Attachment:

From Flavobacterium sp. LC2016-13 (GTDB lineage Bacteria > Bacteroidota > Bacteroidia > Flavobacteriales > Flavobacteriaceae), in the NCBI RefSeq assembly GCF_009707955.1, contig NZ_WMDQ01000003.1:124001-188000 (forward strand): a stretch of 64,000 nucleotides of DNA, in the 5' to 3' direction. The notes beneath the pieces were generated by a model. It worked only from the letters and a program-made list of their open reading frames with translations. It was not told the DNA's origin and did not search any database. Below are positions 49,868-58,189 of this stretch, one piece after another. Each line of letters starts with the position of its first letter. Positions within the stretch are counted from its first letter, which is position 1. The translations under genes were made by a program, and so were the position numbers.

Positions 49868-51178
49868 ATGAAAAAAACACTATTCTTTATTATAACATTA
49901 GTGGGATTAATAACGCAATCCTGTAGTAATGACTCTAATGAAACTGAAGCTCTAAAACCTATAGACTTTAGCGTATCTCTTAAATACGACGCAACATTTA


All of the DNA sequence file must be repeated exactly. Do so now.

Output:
From Flavobacterium sp. LC2016-13 (GTDB lineage Bacteria > Bacteroidota > Bacteroidia > Flavobacteriales > Flavobacteriaceae), in the NCBI RefSeq assembly GCF_009707955.1, contig NZ_WMDQ01000003.1:124001-188000 (forward strand): a stretch of 64,000 nucleotides of DNA, in the 5' to 3' direction. The notes beneath the pieces were generated by a model. It worked only from the letters and a program-made list of their open reading frames with translations. It was not told the DNA's origin and did not search any database. Below are positions 49,868-58,189 of this stretch, one piece after another. Each line of letters starts with the position of its first letter. Positions within the stretch are counted from its first letter, which is position 1. The translations under genes were made by a program, and so were the position numbers.

Positions 49868-51178
49868 ATGAAAAAAACACTATTCTTTATTATAACATTA
49901 GTGGGATTAATAACGCAATCCTGTAGTAATGACTCTAATGAAACTGAAGCTCTAAAACCTATAGACTTTAGCGTATCTCTTAAATACGACGCAACATTTA